"While [Jesus] was being tortured, hated, and crucified, was He 'thinking' of all the dirty sins for which He was dying?" asked a correspondent. The Bible shows that Jesus' thoughts were elsewhere—and more constructively—engaged.
Jesus Christ was not just an extraordinary man, but also possessed the massive intellect needed to create, design and implementing all manner of life—He was God.
No one has felt more rejection than Jesus Christ. He was rejected by those of His hometown, and His own physical brothers rejected Him because they did not believe.
Richard Ritenbaugh, cuing in Psalm 118, the sixth and final halal or pilgrimage psalm, proclaiming, "This is the day the Lord has made, let us rejoice and be glad," emphasizes that this prophetic psalm, demonstrating God's sovereignty over all ev. . .
Jesus taught about the Holy Spirit's function to carry out God's work, including inspiring one to speak the words of God and to resist the power of Satan.
The apostle John has provided at least eight separate forms of witness, establishing the veracity of Jesus Christ's identity as God in the flesh.
Among his many other accomplishments, King David was a significant prophet. Psalm 22, for example, is a clearly recognizable prophecy of Christ's suffering.
Richard Ritenbaugh, cuing in on Matthew 23 and 24, suggests that Matthew is in the habit of presenting Jesus' teachings on a given topic all in one place in the Bible, presenting the teachings from a decidedly Jewish point of view, demonstrating the abilit. . .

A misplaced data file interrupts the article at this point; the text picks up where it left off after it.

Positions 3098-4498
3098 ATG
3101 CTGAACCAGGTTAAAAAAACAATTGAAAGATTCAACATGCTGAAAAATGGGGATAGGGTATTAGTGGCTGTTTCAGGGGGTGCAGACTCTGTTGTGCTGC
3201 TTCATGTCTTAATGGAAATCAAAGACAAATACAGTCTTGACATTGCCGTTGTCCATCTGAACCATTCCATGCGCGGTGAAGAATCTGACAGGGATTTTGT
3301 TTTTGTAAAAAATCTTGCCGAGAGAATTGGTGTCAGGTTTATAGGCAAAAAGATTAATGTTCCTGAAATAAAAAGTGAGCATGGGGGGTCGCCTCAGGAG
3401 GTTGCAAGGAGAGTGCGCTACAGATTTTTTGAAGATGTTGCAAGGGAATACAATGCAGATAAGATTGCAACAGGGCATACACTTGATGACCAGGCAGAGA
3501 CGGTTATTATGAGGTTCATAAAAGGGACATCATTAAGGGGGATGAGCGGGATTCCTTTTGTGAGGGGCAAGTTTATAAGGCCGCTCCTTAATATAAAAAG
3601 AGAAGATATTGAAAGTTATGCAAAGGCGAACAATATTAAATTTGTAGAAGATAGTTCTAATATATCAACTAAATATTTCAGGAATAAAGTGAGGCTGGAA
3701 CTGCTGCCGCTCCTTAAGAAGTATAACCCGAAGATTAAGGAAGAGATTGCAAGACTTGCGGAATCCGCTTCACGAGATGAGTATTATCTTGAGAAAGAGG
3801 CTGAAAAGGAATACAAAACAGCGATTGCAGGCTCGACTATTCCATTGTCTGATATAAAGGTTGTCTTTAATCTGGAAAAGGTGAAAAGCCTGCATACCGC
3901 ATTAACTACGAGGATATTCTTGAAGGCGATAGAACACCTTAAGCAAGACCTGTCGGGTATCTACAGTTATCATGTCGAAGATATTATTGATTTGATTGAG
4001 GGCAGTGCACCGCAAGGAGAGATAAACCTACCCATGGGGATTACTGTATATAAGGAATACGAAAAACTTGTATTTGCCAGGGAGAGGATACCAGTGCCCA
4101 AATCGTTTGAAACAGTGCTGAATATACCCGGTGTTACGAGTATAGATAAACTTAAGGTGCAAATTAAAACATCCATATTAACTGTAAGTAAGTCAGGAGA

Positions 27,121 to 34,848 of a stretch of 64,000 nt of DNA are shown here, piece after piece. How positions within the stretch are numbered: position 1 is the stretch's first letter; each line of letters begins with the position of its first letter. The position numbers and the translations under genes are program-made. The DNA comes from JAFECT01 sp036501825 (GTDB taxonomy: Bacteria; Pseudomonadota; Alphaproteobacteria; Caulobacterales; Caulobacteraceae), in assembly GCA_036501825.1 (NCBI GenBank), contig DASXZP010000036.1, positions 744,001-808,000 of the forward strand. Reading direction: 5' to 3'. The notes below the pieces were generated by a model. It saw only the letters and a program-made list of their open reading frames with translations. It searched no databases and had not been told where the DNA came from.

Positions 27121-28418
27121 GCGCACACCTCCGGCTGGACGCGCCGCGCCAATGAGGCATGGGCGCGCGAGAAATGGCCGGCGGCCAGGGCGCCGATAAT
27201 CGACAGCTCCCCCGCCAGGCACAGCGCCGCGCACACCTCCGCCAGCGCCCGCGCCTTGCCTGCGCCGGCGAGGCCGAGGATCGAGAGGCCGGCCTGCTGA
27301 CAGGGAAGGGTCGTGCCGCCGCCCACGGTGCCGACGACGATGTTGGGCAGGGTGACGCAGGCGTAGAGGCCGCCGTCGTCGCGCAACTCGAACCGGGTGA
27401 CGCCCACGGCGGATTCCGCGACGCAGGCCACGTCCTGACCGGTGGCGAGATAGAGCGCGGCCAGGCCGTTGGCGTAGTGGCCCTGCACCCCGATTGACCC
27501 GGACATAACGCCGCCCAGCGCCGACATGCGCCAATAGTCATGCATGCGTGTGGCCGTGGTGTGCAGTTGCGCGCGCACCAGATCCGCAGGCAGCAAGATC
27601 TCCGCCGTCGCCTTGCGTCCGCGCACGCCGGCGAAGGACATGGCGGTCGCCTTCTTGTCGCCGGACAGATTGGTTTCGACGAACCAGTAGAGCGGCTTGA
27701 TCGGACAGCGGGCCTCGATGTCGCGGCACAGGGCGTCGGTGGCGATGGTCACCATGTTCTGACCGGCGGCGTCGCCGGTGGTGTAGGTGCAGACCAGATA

John Ritenbaugh reiterates the startling uniqueness of John's message that God could become flesh in the person of Jesus Christ. In order for Christ to be our savior, He had to become subject to the pulls of the flesh in order to empathize with those He wo. . .
The book of Hebrews systematically proves Christ's superiority to patriarchs, prophets, the Levitical Priesthood, and angels, establishing His credentials.
John Ritenbaugh reiterates that the book of John was unique, designed for individuals predominantly educated in the Greek culture. One commentary organizes this 21-chapter book around nuances of believing, including proposals for, presentations for, reacti. . .
To establish sound doctrine, we must build on the foundation Christ's teaching, taking the straight and narrow course rather than the wisdom of this world.
Paul demonstrated inner peace during turmoil, showing consistency in times of instability and faith in God during persecution, fulfilling the role God gave him.
The Passover is to be kept on the twilight of the 14th, while the Feast of Unleavened Bread begins on the 15th. The Word of God supersedes tradition and heritage.
John Ritenbaugh insists that because what we believe automatically determines what we do; it is impossible to separate faith and works. If our source of belief is not grounded in Jesus Christ, we will be held captive to our traditions and our works will be. . .
John Ritenbaugh reiterates that chapter 21 describes Jesus Christ's public announcement of His Messiah-ship, when the crowds would select Him to be the Paschal sacrificial Lamb of God. After overturning the money changer's tables and cursing the fig tree, . . .
John Ritenbaugh reiterates that disciples of Christ should expect persecution, often from people we normally would feel comfort and protection from, such as members from our own family. The two-edged sword (the Word of God) divides families because recepti. . .
John Ritenbaugh, concluding the preparatory sermons on the Epistle of Hebrews, identifies a paradox widely extant in the First Century Church of God, namely that the early converts from Judaism claimed to accept the Law but had difficulty accepting Jesus C. . .
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